How to fix 404 on WordPress
By using the Redirection plugin. This plugin helps you redirect changed URLs to the new destination. Here is how to use it after downloading and installing:
- Once downloaded and installed, go to Settings and then 404 tab.
- Tap to review any issues detected
- Then fill the Redirect section with the URLs from which you want to redirect
- Add the new URLs, the ones that you want to redirect to in the destination tab
- Save changes
You can also use these plugins:
- WP 404 Auto Redirect to Similar Post
- Simple 301 Redirects
- Safe Redirect Manager
- Yoast SEO Premium
Redirecting a WordPress page without Plugin
Do this to redirect 404 to homepage:
- Open your website's Cpanel and go to its root files.
- Find a page named "404.php ". Create a new 404.php page if it does not exist and add a code in it and save the file.
- Once you save the file, your all 404 error pages will start redirecting to the homepage without any error.
Better ways to handle 404s
The other way to handle 404s is by addressing each reason causing 404 redirects individually. For example:
- If you have deleted a page, see how to solve that as soon as possible. Learn more here.
- Suppose someone linked to an article and made a mistake in their URL. Try to redirect the wrong URL to the right article.
- Someone is randomly typing in URLs on your website just to see if something exists: a 404 is right. Of course, then your 404 pages could be useful in pointing them to the right spot.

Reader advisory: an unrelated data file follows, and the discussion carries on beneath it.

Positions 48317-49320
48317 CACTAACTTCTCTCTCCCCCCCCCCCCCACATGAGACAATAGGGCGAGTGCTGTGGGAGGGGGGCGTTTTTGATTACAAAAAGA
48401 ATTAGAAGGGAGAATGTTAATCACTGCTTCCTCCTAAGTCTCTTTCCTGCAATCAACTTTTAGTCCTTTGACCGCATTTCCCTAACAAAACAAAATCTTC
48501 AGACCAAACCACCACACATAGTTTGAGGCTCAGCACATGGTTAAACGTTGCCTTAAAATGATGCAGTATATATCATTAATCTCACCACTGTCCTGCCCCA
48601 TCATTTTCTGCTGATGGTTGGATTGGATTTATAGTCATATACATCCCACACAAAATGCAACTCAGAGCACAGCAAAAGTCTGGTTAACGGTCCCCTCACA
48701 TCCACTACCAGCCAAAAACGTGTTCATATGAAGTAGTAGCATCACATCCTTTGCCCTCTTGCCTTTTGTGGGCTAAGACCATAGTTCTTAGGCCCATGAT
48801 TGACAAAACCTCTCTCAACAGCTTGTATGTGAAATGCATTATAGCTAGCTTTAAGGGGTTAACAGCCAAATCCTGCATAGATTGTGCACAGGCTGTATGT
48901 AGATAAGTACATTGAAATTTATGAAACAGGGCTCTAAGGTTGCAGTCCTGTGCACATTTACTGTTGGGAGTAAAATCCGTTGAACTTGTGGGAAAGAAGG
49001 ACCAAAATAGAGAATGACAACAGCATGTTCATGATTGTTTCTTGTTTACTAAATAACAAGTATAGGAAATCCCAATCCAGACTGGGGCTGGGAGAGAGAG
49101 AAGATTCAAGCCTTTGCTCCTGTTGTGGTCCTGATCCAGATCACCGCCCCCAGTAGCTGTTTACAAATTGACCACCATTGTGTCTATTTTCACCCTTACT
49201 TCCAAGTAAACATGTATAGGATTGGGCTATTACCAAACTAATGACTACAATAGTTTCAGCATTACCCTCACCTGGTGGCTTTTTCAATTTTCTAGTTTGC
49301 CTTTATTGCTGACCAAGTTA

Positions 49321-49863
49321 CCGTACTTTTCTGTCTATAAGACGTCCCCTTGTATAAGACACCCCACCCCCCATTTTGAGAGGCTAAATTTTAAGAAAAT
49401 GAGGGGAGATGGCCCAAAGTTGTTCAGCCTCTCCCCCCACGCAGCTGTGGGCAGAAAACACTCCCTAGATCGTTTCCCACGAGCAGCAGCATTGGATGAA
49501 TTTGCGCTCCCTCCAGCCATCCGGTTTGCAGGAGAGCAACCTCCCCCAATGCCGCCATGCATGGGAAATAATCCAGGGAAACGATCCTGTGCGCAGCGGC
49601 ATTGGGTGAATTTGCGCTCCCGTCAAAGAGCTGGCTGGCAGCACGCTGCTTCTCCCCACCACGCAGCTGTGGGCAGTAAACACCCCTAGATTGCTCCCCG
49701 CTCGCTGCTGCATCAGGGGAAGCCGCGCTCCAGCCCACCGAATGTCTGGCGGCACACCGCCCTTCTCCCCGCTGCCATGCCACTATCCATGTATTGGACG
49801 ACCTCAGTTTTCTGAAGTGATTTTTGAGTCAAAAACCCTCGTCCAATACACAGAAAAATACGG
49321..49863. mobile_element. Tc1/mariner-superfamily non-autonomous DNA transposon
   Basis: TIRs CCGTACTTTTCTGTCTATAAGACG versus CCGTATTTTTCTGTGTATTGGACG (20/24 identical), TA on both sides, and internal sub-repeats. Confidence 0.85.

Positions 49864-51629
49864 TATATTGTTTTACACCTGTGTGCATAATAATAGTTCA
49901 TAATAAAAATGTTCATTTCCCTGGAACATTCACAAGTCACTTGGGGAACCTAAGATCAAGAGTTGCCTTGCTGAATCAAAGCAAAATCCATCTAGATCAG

- If 404s are displaying because of a broken link in your template, fix it and then, redirect all the 404s to the right page.
- Someone is trying whether your website can be hacked through a specific URL, that 404 is 100% the right thing to serve.
Using 404 pages for good
404 pages come in handy is helping users find the error page or resource they are looking instead of closing the window or navigating to other sites. These pages do a good job of turning potential negative user experience of encountering errors into a positive one.
Here are some links to add on your 404 pages:
- Your homepage
- Most popular or valuable product or category pages
- Some of your most popular blog pages
- An HTML sitemap
- A way for users to report a broken link or a contact page/form
Note that you can also add a search bar to your 404 pages to help your users find what they are looking for.
Should you redirect 404 to homepage?
Some website owners automatically redirect 404 pages to the homepage, or to other relevant pages. This is not recommended. Your user is often unaware of the redirect, and does not understand why she ended up on the homepage, instead of the page she was looking for. This can be confusing.
More guidelines about redirecting and 404s:
- 404s should not be redirected globally to the home page.
- 404s should not always be redirected.
- 404s should only be redirected to a parent or category page only if that is the most relevant user experience available.
- It is okay to serve a 404 when the page doesn't exist anymore
- Don't panic. 404s are normal.
Not all 404 redirects or site errors are bad. When used correctly, 404 redirects can be valuable to your website because you will able to keep more users on your website, which will in turn drive more conversions. By monitoring your 404 redirect errors through Google Search Console and Google Analytics, you will be better informed why users are experiencing these errors, and you will be able to know how to fix crawl errors when they surface.